So HBO has a problem with Girls. Mainly, that a lot of smart people are really pissed the show is so white! And they’re right. I’ve refrained from writing extensively about this because (a) so many other people (links above!) are doing it well, (b) I think the show is smart, and (c) I agree with Seitz: race is the industry’s problem, not Lena Dunham’s. She is privileged, yes, but, let’s be honest, also got lucky with a sweetheart Louie-like deal: cheap production and relative freedom in lieu of high ratings (Girls‘s paltry 0.4 rating in the demo would get it canceled everywhere but HBO, and maybe FX**).
In the spirit of shifting blame back on the industry and being constructive, I’ve decided to link to some web shows mainstream TV critics might not know about, because there are so many.
The Girls imbroglio, which was easy to see coming but surprised and heartened me in its scale, has shone a light on the ugly side of Hollywood most people forget about. Mainly, that most everyone is white, and most people in power are male. Alyssa Rosenberg has done a really great job highlighting this in the past week (see: her posts on women of color already writing for TV and her stats on their employment).
There’s been some discussion about how the Internet figures into all of this, with a number of people mentioning Awkward Black Girl, hugely popular and shopped to networks only to stay online (following The Guild, that might be a good call for Rae). Latoya Peterson linked to my black, gay and latino web series pages — links at the top — in her great critique of Girls.
I thought I’d make it easy, and, in the spirit of “put up or shut up,” spotlight a few shows, past and present, which could use an FX-style pick-up. A lot of these shows would be cheap to do, but could benefit from the little bit of low-risk cash TV networks can deliver (I’ve highlighted shows by men and women, because the problem isn’t just with female-led shows on TV, far from it).
As always, this is the tip of very large iceberg. Please put other suggestions in the comments!
The Misadventures of Awkward Black Girl
An obvious mention, Awkward Black Girl isn’t a perfect show — what show is? — but it’s smart, fresh and incredibly adept at speaking to specific concerns of black women, young black professionals and anyone who’s ever worked in an office or had to choose between two romantic interests.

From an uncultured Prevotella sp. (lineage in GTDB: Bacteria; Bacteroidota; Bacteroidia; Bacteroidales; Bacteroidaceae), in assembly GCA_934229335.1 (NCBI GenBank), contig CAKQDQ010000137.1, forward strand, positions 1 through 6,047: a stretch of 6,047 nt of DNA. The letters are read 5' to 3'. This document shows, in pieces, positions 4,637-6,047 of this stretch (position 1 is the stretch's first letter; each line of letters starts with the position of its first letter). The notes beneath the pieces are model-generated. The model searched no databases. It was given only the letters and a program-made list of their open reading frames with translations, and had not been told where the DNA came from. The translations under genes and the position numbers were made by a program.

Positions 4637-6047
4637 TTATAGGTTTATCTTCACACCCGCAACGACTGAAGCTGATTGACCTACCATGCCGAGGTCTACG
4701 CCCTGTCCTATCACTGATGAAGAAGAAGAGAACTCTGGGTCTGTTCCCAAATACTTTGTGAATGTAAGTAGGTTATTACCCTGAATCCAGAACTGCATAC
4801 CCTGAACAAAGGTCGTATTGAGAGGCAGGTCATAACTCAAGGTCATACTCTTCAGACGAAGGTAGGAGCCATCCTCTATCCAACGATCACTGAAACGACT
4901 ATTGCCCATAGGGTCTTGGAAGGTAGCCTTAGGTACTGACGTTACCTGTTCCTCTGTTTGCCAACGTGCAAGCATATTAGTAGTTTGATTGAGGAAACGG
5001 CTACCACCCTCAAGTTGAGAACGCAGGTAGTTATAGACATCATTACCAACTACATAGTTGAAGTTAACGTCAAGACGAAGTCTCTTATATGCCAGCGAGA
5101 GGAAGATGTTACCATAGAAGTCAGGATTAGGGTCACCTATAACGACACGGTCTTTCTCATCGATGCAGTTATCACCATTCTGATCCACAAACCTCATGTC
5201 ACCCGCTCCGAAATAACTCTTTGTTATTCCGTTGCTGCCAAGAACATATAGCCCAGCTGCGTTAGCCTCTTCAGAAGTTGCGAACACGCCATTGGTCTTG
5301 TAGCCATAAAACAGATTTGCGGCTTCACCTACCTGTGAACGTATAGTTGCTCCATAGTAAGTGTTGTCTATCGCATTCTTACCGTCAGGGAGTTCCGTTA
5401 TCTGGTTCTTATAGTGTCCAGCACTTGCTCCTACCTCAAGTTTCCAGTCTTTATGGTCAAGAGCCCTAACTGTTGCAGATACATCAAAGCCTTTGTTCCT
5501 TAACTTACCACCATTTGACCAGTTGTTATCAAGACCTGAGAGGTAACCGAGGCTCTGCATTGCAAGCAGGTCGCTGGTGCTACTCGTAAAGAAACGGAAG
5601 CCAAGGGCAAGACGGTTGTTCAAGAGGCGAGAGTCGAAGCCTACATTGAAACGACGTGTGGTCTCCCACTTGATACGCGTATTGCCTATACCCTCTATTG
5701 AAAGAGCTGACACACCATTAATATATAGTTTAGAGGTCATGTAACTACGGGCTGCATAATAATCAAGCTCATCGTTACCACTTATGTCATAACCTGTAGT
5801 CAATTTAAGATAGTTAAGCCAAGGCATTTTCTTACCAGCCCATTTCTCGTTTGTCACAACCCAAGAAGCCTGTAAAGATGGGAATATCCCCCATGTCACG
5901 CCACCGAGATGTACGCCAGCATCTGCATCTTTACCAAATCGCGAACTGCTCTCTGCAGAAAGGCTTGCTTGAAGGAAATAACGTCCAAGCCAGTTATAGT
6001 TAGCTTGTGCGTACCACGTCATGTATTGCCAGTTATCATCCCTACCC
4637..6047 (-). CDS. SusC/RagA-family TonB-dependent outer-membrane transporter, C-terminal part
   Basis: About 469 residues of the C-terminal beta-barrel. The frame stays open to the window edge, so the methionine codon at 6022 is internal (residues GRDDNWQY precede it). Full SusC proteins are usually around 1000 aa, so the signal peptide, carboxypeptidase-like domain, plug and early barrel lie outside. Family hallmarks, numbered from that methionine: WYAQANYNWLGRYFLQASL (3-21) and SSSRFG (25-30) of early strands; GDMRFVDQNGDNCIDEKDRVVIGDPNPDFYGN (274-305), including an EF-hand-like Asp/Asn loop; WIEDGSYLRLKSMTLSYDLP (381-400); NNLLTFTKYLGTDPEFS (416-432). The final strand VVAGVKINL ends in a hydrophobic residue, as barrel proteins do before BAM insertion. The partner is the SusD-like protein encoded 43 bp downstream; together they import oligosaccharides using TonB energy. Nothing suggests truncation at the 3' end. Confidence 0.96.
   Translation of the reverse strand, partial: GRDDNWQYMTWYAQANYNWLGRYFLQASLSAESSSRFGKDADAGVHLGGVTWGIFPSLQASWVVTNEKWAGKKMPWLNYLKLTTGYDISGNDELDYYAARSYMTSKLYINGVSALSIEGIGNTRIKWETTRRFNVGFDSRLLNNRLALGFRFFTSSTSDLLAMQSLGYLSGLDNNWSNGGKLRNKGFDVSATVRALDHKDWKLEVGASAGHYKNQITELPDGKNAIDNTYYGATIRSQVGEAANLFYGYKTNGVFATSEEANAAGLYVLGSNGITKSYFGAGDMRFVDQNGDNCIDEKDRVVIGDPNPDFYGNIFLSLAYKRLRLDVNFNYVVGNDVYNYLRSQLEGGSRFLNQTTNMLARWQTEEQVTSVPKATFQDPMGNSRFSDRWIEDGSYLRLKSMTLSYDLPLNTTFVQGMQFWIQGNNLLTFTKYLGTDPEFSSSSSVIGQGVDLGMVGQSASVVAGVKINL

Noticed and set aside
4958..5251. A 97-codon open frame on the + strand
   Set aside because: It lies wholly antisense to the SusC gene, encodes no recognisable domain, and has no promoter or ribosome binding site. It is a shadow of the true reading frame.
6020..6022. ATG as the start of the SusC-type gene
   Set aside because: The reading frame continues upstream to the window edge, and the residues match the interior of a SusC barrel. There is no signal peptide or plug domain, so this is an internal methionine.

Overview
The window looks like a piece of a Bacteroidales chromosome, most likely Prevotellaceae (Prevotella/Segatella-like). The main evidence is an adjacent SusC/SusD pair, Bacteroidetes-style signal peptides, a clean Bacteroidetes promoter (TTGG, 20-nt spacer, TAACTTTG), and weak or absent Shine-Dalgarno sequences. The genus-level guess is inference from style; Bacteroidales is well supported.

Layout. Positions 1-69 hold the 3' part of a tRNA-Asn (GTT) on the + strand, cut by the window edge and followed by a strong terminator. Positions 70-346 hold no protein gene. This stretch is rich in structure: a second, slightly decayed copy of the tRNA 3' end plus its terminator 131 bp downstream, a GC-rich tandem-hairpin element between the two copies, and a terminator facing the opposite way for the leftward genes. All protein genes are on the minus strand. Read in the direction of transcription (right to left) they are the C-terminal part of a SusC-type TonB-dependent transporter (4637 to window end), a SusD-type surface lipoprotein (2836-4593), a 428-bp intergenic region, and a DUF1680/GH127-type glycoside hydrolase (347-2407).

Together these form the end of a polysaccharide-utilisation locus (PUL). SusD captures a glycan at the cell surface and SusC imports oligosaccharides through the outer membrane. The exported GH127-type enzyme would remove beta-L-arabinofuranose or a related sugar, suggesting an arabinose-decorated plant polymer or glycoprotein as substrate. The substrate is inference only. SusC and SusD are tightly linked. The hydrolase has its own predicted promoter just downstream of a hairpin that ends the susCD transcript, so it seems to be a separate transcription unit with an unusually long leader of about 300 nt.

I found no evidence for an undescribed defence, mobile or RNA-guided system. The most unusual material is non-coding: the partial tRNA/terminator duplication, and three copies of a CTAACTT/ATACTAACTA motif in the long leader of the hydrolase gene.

Black and Sexy TV
Dennis Dortch’s online network features a number of relationship dramas and comedies. They’re pretty made-for-web, but I’d be intrigued about what a TV version would look like.
BJ Fletcher: Private Eye
This lesbian detective series ended its run last week — final episode embedded above. It built a sizable cult following and almost made it television, but the producers decided to end it on the web.
I emailed the show and creator Regan Latimer told me why: “It was a very conscious decision for us to bring the show back to the web – it’s an amazingly creative and open format for telling the stories we want to tell. It’s a new industry that is quickly opening up as a new standard for traditional media. And we’re excited to have been in on the ground floor.” For its part HBO is not foreign to lesbian web shows, having funded years ago the short-lived Time Traveling Lesbian.
PS – another lesbian sitcom about two “girls” (and, like Girls, anti-heros as well!): The Slope.
Drama Queenz went all-out in its third with 20-minute episodes and higher production values. The show wants to be on TV, someone should shepherd it through! (It won’t be Logo).
There’s no better way to balance a comedy about privileged hipsters in Brooklyn than with another comedy about gentrification in Brooklyn. East WillyB is currently raising money for its first full season — visit Kickstarter.
Melody Set Me Free
Performance and video artist Kalup Linzy’s web series has new episodes out right now! If we’re looking for an arty/avant-garde show by and about people of color, we need look no further.
Pete Chatmon’s under-seen show is high concept: a former (black) party girl pitches her story about being a seventies’ wild child. The show presents her youthful exploits as proto-reality television in 8mm. Can you beat that?
The Real Girl’s Guide to Everything Else
This satire of Sex and the City and female-targeted media is arguably the polar opposite of Girls: diverse, politically aware, campy and silly. A second season is apparently in the works. Why shouldn’t it air on television?
This early web series is no longer in production, but when’s the last time we saw a Latina-focused, racially aware sitcom on television?
**Yes, HBO is in fewer homes. You get my point.